Igor Lukes on the pain and an eerie historical parallel
How does Poland rebuild a government after a plane crash on April 10 wiped out its president and dozens of leaders, all flying to a commemoration of the Katyn massacre, long denied by Russia? Rebuilding, says foreign affairs expert Igor Lukes, is the easier task. The real challenge will be healing the wound to Poland’s heart. To explain, Lukes strays outside his discipline into poetry.
The professor of international relations and history at the College of Arts & Sciences has a hand-copied translation of Zbigniew Herbert’s “Buttons,” about the 1940 massacre of 20,000 Polish troops by the Soviets in Russia’s Katyn Woods: Only the buttons were relentless / Survived and now turn up, unbent eyewitnesses to buried crimes / The mass graves’ only monument …
“I was born in Czechoslovakia, so although I’m not a Pole, I fully share this sentiment of ‘damned’ Katyn,” says Lukes. “Herbert’s uncle died at Katyn. Show me a Polish family, and chances are good that one of their extended family is linked to this tragedy.”
BU Today spoke with Lukes about fallout from the tragic crash and Poland’s long and emotional road ahead.
BU Today: How is the Polish government doing in terms of rebuilding?
Lukes: Poland has showed a vibrant democracy. The constitutional succession kicked in. Bitter political rivals were united by this tragedy. The executive powers of the state were immediately transferred to the president of the senate, Bronislaw Komorowski, who assumed the powers of president. He is obligated to organize a presidential election within 74 days.
The prime minister and his cabinet, who run the government day to day, were not on the plane. Will average Poles see any disruption?
Certainly not. The only positive aspect is that the Polish democratic system, in place for only 20 years, has withstood this test. Civil servants are, quite frankly, replaceable. It’s even more true in the military, because the military has a line of succession, and they are used to taking casualties, especially the Polish army.
I expect the presidential campaign is going to be more gentle and civilized, because in this tragedy, rivals are going to be less vicious. The president and president of the senate despised each other.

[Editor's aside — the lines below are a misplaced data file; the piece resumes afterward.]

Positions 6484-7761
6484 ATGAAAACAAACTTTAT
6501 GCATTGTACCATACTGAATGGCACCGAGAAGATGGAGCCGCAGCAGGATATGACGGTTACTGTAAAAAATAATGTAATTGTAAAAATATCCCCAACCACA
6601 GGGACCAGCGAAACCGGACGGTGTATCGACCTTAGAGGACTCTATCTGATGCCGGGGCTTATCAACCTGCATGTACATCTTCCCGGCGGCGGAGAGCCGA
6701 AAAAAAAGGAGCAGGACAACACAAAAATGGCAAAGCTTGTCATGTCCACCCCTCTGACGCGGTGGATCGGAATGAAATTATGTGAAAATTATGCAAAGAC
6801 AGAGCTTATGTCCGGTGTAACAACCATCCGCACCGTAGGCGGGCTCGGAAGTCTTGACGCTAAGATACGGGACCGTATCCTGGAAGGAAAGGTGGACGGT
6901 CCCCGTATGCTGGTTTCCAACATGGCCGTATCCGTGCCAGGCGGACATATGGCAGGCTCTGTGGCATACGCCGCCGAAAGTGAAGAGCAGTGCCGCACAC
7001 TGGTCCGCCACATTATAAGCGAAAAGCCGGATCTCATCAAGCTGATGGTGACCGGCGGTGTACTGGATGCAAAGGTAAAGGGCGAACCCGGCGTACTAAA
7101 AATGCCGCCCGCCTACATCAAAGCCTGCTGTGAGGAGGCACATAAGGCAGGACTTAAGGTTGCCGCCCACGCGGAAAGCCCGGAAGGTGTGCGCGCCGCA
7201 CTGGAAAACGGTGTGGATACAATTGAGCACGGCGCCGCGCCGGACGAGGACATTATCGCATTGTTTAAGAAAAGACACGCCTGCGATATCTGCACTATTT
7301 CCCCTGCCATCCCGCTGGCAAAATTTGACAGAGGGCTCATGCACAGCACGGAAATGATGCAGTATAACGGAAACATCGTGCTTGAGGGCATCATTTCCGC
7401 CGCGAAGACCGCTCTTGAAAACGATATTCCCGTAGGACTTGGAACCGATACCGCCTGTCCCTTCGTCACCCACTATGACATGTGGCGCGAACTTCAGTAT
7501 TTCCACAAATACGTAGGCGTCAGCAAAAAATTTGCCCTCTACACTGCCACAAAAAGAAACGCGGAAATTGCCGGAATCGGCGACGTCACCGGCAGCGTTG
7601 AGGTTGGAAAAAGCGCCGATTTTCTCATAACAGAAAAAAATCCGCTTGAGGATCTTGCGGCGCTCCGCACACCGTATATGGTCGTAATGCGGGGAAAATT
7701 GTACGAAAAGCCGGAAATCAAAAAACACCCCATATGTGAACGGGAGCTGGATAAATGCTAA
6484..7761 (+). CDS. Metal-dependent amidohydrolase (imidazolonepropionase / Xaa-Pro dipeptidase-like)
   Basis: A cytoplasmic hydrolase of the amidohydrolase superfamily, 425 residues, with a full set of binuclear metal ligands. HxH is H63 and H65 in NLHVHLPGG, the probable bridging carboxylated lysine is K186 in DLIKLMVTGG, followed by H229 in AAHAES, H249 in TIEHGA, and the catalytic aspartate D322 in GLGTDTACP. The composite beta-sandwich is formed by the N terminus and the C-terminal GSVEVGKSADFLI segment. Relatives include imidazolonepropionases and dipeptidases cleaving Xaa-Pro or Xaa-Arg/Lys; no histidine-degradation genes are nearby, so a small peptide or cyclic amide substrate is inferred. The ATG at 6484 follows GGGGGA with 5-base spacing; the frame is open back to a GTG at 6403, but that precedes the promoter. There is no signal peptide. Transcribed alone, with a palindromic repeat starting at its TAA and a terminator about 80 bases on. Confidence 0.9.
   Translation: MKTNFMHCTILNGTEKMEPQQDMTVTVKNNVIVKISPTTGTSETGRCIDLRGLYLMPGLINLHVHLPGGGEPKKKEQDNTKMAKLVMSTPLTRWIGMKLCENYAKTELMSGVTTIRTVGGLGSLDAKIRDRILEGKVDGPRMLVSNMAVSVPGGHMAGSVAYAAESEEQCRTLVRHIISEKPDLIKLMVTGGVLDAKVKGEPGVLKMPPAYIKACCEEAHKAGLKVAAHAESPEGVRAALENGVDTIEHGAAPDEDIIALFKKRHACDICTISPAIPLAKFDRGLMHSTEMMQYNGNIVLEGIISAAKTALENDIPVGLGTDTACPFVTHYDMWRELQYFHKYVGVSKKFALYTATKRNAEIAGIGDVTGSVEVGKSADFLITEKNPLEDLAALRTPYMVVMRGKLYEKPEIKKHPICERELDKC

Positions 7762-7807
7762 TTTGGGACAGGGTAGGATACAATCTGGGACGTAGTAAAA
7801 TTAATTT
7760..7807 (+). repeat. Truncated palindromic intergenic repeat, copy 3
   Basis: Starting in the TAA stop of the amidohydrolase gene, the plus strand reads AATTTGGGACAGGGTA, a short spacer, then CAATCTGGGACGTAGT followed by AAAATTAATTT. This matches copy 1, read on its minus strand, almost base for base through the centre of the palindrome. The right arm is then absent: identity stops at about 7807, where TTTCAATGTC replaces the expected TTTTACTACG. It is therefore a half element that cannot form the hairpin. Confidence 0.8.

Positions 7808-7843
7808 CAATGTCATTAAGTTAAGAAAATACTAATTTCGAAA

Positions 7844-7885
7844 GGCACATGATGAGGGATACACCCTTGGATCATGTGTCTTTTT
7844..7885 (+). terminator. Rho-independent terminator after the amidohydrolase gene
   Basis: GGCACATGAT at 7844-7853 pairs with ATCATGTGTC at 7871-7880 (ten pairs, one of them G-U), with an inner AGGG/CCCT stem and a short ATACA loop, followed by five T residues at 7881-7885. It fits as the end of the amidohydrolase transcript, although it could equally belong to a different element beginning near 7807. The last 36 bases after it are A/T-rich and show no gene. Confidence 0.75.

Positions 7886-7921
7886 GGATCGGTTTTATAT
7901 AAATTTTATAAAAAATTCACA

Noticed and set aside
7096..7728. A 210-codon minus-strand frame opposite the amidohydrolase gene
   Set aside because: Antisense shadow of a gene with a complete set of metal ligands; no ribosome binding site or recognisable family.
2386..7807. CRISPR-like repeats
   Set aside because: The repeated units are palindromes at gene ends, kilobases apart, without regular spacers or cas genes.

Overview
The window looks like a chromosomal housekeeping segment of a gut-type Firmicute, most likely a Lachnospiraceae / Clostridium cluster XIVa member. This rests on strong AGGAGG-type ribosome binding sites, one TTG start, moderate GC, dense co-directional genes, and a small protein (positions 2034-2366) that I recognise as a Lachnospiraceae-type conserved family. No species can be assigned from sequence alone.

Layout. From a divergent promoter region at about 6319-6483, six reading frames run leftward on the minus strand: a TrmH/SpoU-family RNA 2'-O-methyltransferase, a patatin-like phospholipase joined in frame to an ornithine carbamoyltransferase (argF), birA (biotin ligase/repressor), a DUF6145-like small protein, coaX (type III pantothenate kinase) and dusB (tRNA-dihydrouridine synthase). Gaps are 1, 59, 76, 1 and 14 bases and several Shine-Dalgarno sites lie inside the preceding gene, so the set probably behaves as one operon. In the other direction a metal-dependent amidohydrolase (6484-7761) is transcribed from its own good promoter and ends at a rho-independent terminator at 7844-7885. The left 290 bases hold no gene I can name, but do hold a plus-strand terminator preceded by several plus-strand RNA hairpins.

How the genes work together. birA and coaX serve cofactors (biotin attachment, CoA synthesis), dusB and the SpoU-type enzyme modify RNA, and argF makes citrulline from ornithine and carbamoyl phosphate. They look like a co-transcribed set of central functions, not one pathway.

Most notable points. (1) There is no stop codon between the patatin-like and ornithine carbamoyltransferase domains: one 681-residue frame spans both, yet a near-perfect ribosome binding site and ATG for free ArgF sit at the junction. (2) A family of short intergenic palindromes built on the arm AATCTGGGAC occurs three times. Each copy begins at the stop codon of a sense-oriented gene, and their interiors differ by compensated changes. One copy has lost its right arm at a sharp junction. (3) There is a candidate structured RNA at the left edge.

There is a chilling historical parallel with a World War II crash.
After the Katyn massacre, the Polish government in exile requested that a commission under the Red Cross look into the allegations by the Nazis of Russian guilt. Prime Minister Wladyslaw Sikorski stopped in Gibraltar. As the plane took off, the pilot reported that the stick was locked. The plane crashed into the sea. Sikorski died, as did his entourage. There has never been any proof, but one speculation has been the Soviet secret service was involved in sabotaging the plane.
Tell us a bit about the emotional significance for Poles of the death in this crash of Anna Walentynowicz, the shipyard worker whose firing led eventually to such monumental change in Poland.
That incident triggered the strike that evolved into the Solidarity trade union movement in 1980. A gutsy, gutsy woman who stood up to that regime. If there had been a Polish Woody Guthrie, there would have been songs about Walentynowicz.
These civilians on the airplane are poignant. When the space shuttle exploded in the 1980s, one of the crew was a teacher. The American public focused on her more than the military people who died.
What effect is the tragedy likely to have on Poland’s stands on international issues?
The impact will be real. President Lech Kaczynski detested the Russians, being a vigorous critic of the Stalinist legacy he saw in people like Putin. He was a Polish patriot. As far as Kaczynski was concerned, World War II ended yesterday. He was bitter about the German role in the destruction of Poland. He never hesitated to point it out, in the face of German politicians. You don’t bring up the ghosts of World War II in today’s European Union. When the budget was being debated, Kaczynski said, “The reason Poland now has fewer people is because you people killed so many Poles. If they had been alive, they would have had children.” The others were looking at him in disbelief.
He believed Brussels was in the pocket of the French, British, and Germans, so he resented Brussels, too. America could not have had a closer ally. He devoted so much energy to having the United States create military bases. Other countries resent foreign army presence.
Whoever takes over will probably be more diplomatic. However, Polish-American relations are not a reflection of the personal preferences of a few politicians. The love of America is in the Polish DNA.
Rich Barlow can be reached at email@example.com.